The discovery in the Dolomite Alps of northeastern Italy of the preserved arthropods -- invertebrate animals that include insects, arachnids, and crustaceans -- has been dated to 230 millions years ago, breaking the previous record for the oldest specimens preserved in amber by 100 million years, the American Museum of Natural History reported Monday.
The discovery of one fly and two mites found in small droplets of amber could lead to a better evolutionary understanding of the most diverse group of organisms in the world, researchers said.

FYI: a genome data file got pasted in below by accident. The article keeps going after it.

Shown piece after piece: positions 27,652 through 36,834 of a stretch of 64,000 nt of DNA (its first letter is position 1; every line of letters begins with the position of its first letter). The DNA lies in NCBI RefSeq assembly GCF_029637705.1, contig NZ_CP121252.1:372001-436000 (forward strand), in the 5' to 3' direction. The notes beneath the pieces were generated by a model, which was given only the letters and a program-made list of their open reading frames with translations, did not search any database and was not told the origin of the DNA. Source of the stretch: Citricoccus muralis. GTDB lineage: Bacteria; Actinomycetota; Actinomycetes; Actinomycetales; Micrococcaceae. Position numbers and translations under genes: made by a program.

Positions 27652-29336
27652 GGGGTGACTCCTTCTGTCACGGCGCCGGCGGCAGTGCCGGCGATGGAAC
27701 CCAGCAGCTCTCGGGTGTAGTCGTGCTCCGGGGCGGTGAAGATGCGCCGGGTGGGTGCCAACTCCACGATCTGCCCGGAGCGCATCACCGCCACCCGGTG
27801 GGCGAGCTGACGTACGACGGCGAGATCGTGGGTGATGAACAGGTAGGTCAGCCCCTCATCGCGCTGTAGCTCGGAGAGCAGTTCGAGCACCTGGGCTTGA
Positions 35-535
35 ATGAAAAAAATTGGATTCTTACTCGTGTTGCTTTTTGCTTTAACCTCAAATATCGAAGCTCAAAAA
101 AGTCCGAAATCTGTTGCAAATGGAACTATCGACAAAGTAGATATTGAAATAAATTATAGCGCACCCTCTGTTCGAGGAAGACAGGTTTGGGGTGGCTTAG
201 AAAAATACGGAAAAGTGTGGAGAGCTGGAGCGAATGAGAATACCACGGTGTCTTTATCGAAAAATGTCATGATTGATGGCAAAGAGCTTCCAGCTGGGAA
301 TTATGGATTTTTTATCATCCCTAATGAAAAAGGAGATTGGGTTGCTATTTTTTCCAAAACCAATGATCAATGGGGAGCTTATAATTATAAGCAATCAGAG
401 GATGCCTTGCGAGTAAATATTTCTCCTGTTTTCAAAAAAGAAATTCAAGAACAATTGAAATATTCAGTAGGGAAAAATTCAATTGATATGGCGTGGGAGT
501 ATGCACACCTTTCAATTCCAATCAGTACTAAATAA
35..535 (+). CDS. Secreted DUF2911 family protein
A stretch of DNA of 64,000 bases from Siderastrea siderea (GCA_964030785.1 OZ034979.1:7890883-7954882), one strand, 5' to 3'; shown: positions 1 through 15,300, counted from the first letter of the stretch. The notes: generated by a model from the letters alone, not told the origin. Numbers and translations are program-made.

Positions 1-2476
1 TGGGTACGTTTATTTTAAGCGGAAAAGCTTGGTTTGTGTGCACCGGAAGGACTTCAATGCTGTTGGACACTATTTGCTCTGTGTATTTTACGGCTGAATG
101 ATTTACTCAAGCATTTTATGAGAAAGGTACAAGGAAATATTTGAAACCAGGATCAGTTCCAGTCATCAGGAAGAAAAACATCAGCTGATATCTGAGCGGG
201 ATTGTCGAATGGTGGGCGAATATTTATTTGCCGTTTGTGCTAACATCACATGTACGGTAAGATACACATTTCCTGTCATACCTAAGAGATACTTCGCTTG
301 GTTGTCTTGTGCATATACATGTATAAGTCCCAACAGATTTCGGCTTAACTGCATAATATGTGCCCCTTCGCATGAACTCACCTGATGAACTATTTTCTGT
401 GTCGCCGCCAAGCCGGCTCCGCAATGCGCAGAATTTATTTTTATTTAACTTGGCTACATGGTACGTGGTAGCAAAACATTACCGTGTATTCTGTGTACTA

"Amber is an extremely valuable tool for paleontologists because it preserves specimens with microscopic fidelity, allowing uniquely accurate estimates of the amount of evolutionary change over millions of years," researcher David Grimaldi in the museum's Division of Invertebrate Zoology said.
The newly discovered arthropods are the first to be found in amber from the Triassic Period, he said.
"There was a huge change in the flora and fauna in the Triassic because it was right after one of the most profound mass extinctions in history, at the end of the Permian.
"It's an important time to study if you want to know how life evolved."
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